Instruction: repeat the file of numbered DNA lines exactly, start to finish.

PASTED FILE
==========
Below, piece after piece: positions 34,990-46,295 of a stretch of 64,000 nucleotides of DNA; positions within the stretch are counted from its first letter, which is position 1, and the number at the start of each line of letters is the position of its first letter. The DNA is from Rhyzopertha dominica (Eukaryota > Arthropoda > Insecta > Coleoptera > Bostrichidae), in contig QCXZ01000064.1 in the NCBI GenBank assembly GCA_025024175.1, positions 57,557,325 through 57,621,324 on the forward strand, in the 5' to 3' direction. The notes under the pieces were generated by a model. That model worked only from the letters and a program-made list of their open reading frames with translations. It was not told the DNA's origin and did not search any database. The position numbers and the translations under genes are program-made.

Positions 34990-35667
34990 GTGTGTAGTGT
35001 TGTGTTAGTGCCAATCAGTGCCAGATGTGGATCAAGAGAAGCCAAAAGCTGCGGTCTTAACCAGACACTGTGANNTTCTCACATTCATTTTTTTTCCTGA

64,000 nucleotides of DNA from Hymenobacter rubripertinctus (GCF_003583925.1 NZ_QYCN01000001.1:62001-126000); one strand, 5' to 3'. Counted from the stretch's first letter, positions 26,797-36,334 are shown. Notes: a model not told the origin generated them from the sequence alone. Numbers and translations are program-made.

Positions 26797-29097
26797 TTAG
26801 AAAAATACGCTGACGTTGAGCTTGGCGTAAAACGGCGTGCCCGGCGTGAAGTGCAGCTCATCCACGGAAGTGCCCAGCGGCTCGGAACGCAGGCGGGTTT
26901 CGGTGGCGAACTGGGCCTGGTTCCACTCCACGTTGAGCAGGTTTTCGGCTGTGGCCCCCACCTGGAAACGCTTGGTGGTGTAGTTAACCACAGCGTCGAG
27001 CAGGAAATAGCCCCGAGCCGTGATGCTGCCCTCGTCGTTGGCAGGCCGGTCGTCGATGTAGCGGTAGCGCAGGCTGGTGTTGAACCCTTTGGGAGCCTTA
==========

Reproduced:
Below, piece after piece: positions 34,990-46,295 of a stretch of 64,000 nucleotides of DNA; positions within the stretch are counted from its first letter, which is position 1, and the number at the start of each line of letters is the position of its first letter. The DNA is from Rhyzopertha dominica (Eukaryota > Arthropoda > Insecta > Coleoptera > Bostrichidae), in contig QCXZ01000064.1 in the NCBI GenBank assembly GCA_025024175.1, positions 57,557,325 through 57,621,324 on the forward strand, in the 5' to 3' direction. The notes under the pieces were generated by a model. That model worked only from the letters and a program-made list of their open reading frames with translations. It was not told the DNA's origin and did not search any database. The position numbers and the translations under genes are program-made.

Positions 34990-35667
34990 GTGTGTAGTGT
35001 TGTGTTAGTGCCAATCAGTGCCAGATGTGGATCAAGAGAAGCCAAAAGCTGCGGTCTTAACCAGACACTGTGANNTTCTCACATTCATTTTTTTTCCTGA

64,000 nucleotides of DNA from Hymenobacter rubripertinctus (GCF_003583925.1 NZ_QYCN01000001.1:62001-126000); one strand, 5' to 3'. Counted from the stretch's first letter, positions 26,797-36,334 are shown. Notes: a model not told the origin generated them from the sequence alone. Numbers and translations are program-made.

Positions 26797-29097
26797 TTAG
26801 AAAAATACGCTGACGTTGAGCTTGGCGTAAAACGGCGTGCCCGGCGTGAAGTGCAGCTCATCCACGGAAGTGCCCAGCGGCTCGGAACGCAGGCGGGTTT
26901 CGGTGGCGAACTGGGCCTGGTTCCACTCCACGTTGAGCAGGTTTTCGGCTGTGGCCCCCACCTGGAAACGCTTGGTGGTGTAGTTAACCACAGCGTCGAG
27001 CAGGAAATAGCCCCGAGCCGTGATGCTGCCCTCGTCGTTGGCAGGCCGGTCGTCGATGTAGCGGTAGCGCAGGCTGGTGTTGAACCCTTTGGGAGCCTTA